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GILLETTE — Communities in northeast Wyoming weren’t built on the coal industry’s back, but they reside there now.

In all of Campbell County and much of Sheridan County, businesses rely on income driven by the black mineral.

Restaurants regularly seat large crowds of miners and mine service workers. Hotels serve as temporary housing for workers. Everyone from cosmetologists to construction workers regularly deal with mine employees, contract workers and their families. The industry’s influence is inescapable and yet immeasurable.

There would probably still be a Gillette without coal mines. And a Sheridan, and a Wright. But whether they’d exist in the same way is debatable, and even downturns hurt.

That’s why the industry’s future has the eye of so many in the northeast corner of the state, a hub for the coal industry both in Wyoming and nationally.

If some companies have their way, they could soon send to China or South Korea what was once unearthed near Gillette or Sheridan. And that, to some in the industry, is reason to be hopeful.

Production down, industry looks to new markets

Times have been better for the coal industry.

Year-over-year production fell 9 percent in 2012, according to preliminary numbers from the Energy Information Administration. Industry officials have since said demand for the resource is down thanks to sagging natural gas prices, mild weather and proposed emissions laws which would make it much more expensive to run a power plant on coal.

And as demand drops, so drops the price. Powder River Basin coal sold for about $10.45 per ton in mid-January, according to the Energy Information Administration. The same product closed 2011 averaging about $13.50 per ton.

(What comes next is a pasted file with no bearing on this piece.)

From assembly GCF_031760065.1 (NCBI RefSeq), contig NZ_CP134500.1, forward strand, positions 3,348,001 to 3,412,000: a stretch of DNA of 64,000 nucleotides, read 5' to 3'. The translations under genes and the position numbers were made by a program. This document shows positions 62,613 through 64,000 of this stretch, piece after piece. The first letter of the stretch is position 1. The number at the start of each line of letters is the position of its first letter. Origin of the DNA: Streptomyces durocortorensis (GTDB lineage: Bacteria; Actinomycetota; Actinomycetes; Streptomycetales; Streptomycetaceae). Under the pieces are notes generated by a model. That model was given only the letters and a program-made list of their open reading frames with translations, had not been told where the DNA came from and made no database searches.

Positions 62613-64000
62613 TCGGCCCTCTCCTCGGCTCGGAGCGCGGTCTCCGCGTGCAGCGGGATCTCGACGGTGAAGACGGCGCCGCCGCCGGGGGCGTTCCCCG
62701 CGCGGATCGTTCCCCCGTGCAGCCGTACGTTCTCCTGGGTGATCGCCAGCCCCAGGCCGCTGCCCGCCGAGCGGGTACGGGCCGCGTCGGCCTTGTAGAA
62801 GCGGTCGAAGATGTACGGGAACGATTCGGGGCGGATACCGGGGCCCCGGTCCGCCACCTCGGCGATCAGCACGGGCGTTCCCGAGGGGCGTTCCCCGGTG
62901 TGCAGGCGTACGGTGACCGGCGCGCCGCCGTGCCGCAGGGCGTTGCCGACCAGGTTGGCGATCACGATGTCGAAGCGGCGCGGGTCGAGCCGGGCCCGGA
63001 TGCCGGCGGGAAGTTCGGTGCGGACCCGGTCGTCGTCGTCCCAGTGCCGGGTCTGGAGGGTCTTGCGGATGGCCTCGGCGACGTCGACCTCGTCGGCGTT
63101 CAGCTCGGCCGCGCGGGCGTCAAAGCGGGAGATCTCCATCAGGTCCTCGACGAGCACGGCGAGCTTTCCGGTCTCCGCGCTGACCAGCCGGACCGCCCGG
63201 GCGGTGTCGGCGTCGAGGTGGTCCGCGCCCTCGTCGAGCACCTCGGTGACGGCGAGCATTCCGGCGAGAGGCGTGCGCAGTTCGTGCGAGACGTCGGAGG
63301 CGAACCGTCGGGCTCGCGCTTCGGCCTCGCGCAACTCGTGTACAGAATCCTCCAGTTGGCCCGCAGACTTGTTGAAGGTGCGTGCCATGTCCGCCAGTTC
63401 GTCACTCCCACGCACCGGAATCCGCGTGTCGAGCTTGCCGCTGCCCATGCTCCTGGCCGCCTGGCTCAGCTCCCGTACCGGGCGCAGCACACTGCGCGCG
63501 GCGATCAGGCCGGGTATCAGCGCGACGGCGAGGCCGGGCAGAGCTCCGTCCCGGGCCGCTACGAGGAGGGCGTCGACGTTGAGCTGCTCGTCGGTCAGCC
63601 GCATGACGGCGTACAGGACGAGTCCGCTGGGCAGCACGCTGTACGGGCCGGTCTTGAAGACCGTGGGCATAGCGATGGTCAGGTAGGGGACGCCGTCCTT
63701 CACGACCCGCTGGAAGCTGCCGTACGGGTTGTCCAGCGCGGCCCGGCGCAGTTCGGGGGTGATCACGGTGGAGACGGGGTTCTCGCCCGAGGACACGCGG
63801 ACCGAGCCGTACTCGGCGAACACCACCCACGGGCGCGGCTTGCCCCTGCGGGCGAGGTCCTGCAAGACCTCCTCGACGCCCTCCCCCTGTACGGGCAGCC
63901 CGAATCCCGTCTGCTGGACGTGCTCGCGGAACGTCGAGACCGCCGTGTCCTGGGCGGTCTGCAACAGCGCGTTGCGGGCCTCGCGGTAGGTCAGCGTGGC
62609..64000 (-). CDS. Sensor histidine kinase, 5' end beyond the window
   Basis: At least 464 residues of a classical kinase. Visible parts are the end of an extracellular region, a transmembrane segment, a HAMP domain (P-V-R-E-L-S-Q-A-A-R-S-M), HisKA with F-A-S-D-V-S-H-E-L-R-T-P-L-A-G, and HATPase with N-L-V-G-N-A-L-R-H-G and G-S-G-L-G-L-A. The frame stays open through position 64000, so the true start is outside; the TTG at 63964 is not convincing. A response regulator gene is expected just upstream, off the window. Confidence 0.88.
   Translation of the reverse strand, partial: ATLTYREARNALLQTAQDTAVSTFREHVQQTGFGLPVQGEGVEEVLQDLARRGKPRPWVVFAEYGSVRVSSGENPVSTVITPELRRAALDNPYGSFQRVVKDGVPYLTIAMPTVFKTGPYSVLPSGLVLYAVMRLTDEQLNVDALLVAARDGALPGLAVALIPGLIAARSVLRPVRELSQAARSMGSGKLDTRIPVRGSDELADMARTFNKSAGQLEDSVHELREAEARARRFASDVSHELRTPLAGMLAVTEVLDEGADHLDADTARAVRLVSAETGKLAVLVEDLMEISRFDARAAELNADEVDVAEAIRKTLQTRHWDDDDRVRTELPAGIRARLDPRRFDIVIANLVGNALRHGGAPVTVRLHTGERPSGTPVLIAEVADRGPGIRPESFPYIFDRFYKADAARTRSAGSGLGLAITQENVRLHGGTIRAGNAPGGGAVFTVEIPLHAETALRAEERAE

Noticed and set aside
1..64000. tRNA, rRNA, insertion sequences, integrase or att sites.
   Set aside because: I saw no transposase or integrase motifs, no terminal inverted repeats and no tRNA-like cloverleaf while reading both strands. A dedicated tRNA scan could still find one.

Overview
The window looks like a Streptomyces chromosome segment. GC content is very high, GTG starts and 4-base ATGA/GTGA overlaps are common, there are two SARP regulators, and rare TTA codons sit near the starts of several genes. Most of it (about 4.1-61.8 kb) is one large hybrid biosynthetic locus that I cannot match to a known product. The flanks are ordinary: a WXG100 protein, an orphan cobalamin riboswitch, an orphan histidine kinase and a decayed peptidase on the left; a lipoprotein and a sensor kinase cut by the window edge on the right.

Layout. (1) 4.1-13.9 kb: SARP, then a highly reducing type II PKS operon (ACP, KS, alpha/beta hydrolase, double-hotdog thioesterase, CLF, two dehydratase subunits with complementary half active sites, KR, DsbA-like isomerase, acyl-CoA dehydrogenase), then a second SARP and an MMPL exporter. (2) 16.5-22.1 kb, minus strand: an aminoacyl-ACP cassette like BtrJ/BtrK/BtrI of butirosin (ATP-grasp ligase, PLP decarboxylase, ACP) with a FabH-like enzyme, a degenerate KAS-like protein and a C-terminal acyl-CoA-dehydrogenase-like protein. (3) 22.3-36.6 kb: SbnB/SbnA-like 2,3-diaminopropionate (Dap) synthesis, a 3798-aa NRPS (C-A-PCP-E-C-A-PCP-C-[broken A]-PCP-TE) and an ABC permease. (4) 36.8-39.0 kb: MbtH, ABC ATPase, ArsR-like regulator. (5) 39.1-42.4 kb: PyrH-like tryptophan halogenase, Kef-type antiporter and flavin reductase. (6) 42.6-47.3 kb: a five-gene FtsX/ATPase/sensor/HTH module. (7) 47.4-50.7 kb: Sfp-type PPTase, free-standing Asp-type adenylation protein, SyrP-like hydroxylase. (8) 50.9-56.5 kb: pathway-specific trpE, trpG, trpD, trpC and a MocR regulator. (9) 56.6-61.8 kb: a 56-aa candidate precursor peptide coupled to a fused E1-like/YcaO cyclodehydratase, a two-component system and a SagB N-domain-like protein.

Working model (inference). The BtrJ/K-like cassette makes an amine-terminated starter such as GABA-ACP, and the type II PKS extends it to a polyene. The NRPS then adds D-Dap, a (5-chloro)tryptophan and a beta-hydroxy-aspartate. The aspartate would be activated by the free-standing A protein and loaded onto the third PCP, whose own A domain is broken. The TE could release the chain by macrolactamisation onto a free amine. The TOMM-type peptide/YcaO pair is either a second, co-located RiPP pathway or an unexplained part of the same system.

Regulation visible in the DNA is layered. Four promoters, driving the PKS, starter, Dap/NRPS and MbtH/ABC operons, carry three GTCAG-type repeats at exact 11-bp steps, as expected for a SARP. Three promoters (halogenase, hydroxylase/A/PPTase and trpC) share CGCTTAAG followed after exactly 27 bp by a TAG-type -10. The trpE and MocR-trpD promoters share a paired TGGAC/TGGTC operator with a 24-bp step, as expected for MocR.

But things could look up soon. As more coal-burning plants come online in Asian countries like China, Japan and South Korea, international demand for the product increases.

Several coal and rail companies have in recent months proposed West Coast coal ports which could be the base for the industry’s shipments of coal to eastern Asia, especially China. Proposed exports — as high as 160 million tons per year between five facilities — could help American coal find new buyers and offset some of the shrinking demand for coal at American power plants.

“We hope we can get started developing those markets,” said Marion Loomis, director of the Wyoming Mining Association. “But first we need export capacity.”

According to numbers from the U.S. Energy Information Administration, the Department of Energy’s research arm, about 17 million tons of Wyoming and Montana coal was distributed internationally in 2011. Loomis said current rail and export facilities could probably accommodate the six to eight daily trains needed to ship 40 million tons per year. But once plans extend beyond that, it’s tough.

“We don’t have the capacity to offload the coal,” he said.

Companies and coal analysts look at exporting their product as a possible shot in the arm for the industry — and exports aren’t just a buzzword used by industry advocates and analysts. Coal miners have taken note.

Pat Cooper, an employee at Arch Coal’s Black Thunder mine southeast of Wright, said exporting coal is of “big-time importance” to local workers.

Cooper, a longtime coal worker, said the export market could help create jobs in the Pacific Northwest and maintain jobs in Wyoming.

Justin Cowley, a Wright resident who works at the North Antelope Rochelle mine, said his supervisors and their bosses are leaning heavily on exporting their material as a possible boost.

“They’re really pushing for it,” he said. “It would be just another place to sell coal.”

Cowley said the owners of the mine, Peabody Energy, haven’t made cutbacks at the North Antelope Rochelle mine, but he’s heard of reduced productions at other company-owned facilities like the Caballo and Rawhide mines, both near Gillette.

Workers in peripheral industries are also hoping for increased production and demand likely brought on by new export opportunities.